It’s no secret that inventory is tight. Demand is also high. But that doesn’t mean people are buying.
The underlying reason, according to Trulia’s MarketMatch report, is that properties are too expensive. In fact, the higher the general market value of a given metro, the more buyers are looking at disproportionally low-priced properties. This is particularly true in Florida, North Carolina, and Texas.
According to MarketMatch, 10.4 percent (nationally) of searches at a certain price point failed to match the available inventory at that price point. A year ago, the percentage was 8.3. More than 53 percent of all properties viewed nationally were priced below the median list price compared with 51 percent last year.
In many markets home seekers are disproportionately looking at homes priced much lower than available inventory. This, Trulia reports, has not only stalled demand, but supply, as more sellers are getting fewer bids. At the same time, at the other end of the spectrum, buyers in more distressed markets such as Camden or Toledo are searching for houses disproportionally higher than the lower end of the scale.
“These sorts of mismatches in the market can drive up prices in certain popular price ranges or cause properties to sit on the market longer than they otherwise would,” said Felipe Chacón, housing data analyst for Trulia's Housing Economics Research Team. “[M]any metros are tight on starter homes at the moment and heavy on higher-end homes. This puts upward pressure on starter home prices, especially in metros where people seem most interested in lower price ranges.”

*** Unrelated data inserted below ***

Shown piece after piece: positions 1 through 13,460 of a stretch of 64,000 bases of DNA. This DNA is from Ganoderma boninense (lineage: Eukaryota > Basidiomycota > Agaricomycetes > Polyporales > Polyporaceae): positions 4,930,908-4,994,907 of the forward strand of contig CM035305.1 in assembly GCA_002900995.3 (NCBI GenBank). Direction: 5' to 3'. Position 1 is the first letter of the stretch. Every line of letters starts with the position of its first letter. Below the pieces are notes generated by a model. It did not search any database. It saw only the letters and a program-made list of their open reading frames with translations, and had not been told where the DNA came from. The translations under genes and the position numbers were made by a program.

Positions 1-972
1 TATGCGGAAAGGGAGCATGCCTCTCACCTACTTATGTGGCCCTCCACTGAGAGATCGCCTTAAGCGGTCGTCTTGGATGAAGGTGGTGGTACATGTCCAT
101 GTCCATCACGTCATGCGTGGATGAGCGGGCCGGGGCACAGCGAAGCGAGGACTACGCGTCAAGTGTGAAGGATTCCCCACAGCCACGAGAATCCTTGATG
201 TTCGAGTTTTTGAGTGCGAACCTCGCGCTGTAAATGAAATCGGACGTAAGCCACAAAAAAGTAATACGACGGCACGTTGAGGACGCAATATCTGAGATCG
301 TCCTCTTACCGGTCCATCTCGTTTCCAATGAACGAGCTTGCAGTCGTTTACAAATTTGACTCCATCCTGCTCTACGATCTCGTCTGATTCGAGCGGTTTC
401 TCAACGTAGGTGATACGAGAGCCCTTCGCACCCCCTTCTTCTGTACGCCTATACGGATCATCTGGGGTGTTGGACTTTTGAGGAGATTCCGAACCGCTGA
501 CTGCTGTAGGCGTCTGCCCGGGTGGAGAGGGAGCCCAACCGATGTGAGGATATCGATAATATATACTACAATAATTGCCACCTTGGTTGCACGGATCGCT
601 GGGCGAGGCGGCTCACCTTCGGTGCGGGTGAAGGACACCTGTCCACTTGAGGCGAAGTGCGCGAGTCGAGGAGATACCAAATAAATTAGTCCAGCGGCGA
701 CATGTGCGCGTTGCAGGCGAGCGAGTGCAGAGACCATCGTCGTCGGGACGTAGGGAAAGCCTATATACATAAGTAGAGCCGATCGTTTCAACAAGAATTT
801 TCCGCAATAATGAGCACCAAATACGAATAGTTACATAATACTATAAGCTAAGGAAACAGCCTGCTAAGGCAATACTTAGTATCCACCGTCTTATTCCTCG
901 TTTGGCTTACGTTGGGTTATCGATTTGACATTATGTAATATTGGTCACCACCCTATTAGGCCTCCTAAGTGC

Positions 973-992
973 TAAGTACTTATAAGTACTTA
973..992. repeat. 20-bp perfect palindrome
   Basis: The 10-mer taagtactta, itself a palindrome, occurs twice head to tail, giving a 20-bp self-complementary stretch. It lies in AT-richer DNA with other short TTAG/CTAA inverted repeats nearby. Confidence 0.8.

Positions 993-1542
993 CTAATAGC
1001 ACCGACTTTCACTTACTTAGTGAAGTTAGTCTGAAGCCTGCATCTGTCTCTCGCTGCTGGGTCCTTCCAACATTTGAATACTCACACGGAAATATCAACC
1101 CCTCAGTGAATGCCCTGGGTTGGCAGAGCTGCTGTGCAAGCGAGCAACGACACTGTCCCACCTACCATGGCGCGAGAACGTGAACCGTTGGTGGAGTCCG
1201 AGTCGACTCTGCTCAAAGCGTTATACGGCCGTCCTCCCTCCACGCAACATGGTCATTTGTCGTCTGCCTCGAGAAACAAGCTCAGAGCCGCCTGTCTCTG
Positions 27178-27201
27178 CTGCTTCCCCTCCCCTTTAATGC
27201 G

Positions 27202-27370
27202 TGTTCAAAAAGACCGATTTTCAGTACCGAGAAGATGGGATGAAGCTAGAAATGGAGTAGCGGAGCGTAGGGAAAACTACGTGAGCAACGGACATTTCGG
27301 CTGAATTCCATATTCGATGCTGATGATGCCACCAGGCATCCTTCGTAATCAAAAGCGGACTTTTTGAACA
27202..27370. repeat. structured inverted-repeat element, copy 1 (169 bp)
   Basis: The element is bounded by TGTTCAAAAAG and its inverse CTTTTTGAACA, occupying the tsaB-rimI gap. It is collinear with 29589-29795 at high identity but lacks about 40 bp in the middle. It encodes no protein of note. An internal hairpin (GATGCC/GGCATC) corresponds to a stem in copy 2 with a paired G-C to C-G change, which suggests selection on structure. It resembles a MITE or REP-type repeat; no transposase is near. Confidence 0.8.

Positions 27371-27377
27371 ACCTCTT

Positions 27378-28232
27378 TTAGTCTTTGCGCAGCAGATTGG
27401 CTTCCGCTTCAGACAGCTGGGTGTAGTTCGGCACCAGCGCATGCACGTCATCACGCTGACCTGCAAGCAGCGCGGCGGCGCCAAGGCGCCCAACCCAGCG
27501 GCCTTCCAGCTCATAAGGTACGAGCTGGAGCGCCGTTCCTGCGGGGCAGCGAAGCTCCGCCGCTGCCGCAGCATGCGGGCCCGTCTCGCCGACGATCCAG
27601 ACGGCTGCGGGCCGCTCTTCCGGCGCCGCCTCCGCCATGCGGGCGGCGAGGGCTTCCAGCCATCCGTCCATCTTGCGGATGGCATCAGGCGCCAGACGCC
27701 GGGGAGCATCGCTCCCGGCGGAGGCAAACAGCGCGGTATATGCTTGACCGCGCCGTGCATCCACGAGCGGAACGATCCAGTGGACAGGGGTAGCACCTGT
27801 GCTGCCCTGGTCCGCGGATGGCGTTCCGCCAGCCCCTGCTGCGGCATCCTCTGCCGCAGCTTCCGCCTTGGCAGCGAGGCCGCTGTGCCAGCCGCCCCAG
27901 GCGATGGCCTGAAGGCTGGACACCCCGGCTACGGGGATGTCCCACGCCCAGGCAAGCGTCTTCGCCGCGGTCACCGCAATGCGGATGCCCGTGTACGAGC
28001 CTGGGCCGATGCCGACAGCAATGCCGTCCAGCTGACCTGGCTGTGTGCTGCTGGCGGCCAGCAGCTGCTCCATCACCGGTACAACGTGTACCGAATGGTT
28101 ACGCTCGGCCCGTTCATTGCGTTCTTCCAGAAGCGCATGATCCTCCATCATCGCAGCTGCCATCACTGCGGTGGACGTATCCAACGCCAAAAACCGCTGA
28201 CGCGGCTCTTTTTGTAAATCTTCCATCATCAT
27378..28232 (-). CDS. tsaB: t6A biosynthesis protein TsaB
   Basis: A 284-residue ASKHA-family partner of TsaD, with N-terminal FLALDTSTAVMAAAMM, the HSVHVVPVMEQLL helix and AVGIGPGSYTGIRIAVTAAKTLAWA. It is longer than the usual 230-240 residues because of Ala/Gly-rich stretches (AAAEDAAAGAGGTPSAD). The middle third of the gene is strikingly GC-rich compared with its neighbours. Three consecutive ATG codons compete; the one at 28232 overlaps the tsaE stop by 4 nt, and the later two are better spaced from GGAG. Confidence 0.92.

Houston and Dallas have the highest and second highest market mismatch scores of 31.2 and 30.3 percent, respectively, Trulia reported. Job deceleration played a key role in Houston, where year-over-year job growth went from 3.6 percent in early 2015 to 0.6 currently. This is partially due to plummeting oil prices. In Dallas, however, job growth accelerated from early 2015 to today, yet the mismatch is large and growing when compared with the same period in 2015.
Unlike Houston which was fairly flat, the median listing price and price per square foot in Dallas climbed 11.8 percent and 10.4 percent year over year in August, while search interest remained relatively unchanged, further driving a wedge between interest and listings, Trulia reported.
Detroit, Philadelphia, and Dayton led cities where searches were for less than the median listing price (38, 42, and 45 percent, respectively).
Honolulu, New Orleans, and Albuquerque had the lowest market mismatch scores, all 7 percent or less. Miami saw the largest increase in market mismatch, from 8.6 percent in 2015 to 21.2 during the same period this year. Colorado Springs, on the other hand saw the largest decrease market mismatch going from 28.6 percent in 2015 to 16 percent.